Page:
Reinforcing the JEI Status to remove social charges

The JEI (“Young innovative company”) Status has long been a symbol for high-growth startups – its reduction of taxes paid on salaries of developer and other R&D employees. Hollande announced a reinforcement of this status, which has been pushed for in the past by France Digitale. This will allow more startups to receive more tax breaks just for being innovative, with the same status they already have.

Specifically, some have suggested that this will allow startups to get tax breaks on marketing and other personnel, similar to the advantages given to engineers.

Encouraging Public Companies to invest in Startups

Hollande announced a new tax incentive that will encourage public companies to invest into startups. While there already exist tax rebates for public companies who invest in “innovation” – company incubators, sponsoring innovative events, etc. – this new tax incentive seems to be related directly to investment, and may encourage companies to take the same route as Orange.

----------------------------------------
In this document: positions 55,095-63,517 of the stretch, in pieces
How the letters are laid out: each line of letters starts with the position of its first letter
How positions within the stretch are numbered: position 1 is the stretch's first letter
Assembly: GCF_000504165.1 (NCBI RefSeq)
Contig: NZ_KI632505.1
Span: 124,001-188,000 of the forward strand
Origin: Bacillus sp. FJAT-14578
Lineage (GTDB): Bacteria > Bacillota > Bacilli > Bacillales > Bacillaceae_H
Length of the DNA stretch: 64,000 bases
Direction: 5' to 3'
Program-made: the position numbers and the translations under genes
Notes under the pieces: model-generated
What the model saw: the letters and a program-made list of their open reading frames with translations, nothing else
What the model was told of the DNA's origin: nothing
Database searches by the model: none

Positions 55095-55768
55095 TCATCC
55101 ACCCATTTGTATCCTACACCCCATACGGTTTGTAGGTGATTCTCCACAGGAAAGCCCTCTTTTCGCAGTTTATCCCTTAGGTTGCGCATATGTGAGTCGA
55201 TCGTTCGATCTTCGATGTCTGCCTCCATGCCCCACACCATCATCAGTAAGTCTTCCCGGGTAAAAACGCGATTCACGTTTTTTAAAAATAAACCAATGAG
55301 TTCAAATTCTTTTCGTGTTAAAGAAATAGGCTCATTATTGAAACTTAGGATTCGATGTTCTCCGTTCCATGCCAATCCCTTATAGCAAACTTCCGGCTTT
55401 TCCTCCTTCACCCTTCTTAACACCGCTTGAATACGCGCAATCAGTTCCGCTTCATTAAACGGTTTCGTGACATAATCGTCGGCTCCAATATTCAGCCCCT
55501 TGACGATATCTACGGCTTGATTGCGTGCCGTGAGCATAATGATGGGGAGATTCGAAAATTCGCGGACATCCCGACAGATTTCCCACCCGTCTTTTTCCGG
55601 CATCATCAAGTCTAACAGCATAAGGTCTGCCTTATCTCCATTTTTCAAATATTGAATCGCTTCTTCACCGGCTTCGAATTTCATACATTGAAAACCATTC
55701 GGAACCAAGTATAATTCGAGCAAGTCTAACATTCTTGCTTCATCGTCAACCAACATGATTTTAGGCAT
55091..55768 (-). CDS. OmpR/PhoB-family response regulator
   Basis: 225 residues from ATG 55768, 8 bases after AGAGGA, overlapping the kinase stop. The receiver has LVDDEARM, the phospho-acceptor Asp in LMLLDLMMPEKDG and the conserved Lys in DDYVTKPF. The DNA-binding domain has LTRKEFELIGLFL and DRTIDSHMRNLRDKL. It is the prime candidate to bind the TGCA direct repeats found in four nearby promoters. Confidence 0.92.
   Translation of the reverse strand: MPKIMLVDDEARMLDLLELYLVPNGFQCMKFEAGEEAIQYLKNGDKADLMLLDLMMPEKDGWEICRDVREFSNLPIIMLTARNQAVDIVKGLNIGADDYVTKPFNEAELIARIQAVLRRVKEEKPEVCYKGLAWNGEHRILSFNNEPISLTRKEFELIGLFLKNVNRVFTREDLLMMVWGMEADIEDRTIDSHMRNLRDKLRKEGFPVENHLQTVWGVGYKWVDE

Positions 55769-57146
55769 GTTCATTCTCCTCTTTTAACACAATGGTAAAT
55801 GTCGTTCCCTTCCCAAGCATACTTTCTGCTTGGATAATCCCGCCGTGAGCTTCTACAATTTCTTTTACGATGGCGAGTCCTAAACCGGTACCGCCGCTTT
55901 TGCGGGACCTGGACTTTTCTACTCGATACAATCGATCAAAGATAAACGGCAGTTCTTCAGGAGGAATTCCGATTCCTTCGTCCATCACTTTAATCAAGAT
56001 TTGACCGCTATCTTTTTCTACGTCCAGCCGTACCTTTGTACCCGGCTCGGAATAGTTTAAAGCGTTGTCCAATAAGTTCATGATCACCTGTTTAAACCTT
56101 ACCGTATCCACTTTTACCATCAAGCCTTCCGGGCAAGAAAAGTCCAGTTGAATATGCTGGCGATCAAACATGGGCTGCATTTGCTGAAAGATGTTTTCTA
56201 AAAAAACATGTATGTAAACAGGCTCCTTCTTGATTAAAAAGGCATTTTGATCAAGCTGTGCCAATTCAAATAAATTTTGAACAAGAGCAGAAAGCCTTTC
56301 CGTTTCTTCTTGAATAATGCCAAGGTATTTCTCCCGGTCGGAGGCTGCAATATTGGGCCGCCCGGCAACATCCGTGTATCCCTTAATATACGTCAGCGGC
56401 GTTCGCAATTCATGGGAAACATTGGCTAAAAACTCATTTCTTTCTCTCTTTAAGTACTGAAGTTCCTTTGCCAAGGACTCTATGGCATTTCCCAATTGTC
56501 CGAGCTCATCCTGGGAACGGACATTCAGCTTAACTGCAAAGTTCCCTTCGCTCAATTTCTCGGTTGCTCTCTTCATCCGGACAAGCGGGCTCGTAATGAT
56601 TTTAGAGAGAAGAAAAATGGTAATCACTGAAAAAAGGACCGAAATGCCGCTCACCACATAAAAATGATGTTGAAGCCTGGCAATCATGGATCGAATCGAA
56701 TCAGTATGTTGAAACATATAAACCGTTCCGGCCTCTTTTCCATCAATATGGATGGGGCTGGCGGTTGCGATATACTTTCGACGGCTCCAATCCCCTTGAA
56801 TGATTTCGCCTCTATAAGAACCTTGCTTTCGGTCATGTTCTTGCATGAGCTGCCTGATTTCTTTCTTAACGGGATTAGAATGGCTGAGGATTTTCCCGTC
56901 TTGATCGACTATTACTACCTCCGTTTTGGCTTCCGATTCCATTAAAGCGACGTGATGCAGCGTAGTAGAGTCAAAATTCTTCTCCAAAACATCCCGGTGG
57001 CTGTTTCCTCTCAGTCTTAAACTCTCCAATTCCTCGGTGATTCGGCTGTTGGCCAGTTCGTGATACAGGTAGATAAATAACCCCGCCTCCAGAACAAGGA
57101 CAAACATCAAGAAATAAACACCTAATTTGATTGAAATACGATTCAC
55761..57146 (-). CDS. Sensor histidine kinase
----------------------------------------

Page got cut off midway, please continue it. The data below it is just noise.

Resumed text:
The BPI – France’s Public investment fund

Combining OSEO, Scientipole, and other initiatives that have existed for quite sometime to provide research grants and venture loans, the BPI, run by the former #2 of CapGemini Nicolas Dufourcq, offers great potential to concentrate France’s long tradition of R&D investment into one organization.

Enfin. A Startup Visa in France

Hollande announced a startup visa – a VISA dedicated to highly educated, highly talented talent who wish to come to France. This is great news for startups having trouble hiring in France (*cough* Product Marketing *cough*) who are looking outside Europe for the best talent. After all, who wouldn’t want to live under the Eiffel Tower and work at a startup run by the smartest engineers in the world (I dare you to tell me where there are smarter engineers than France).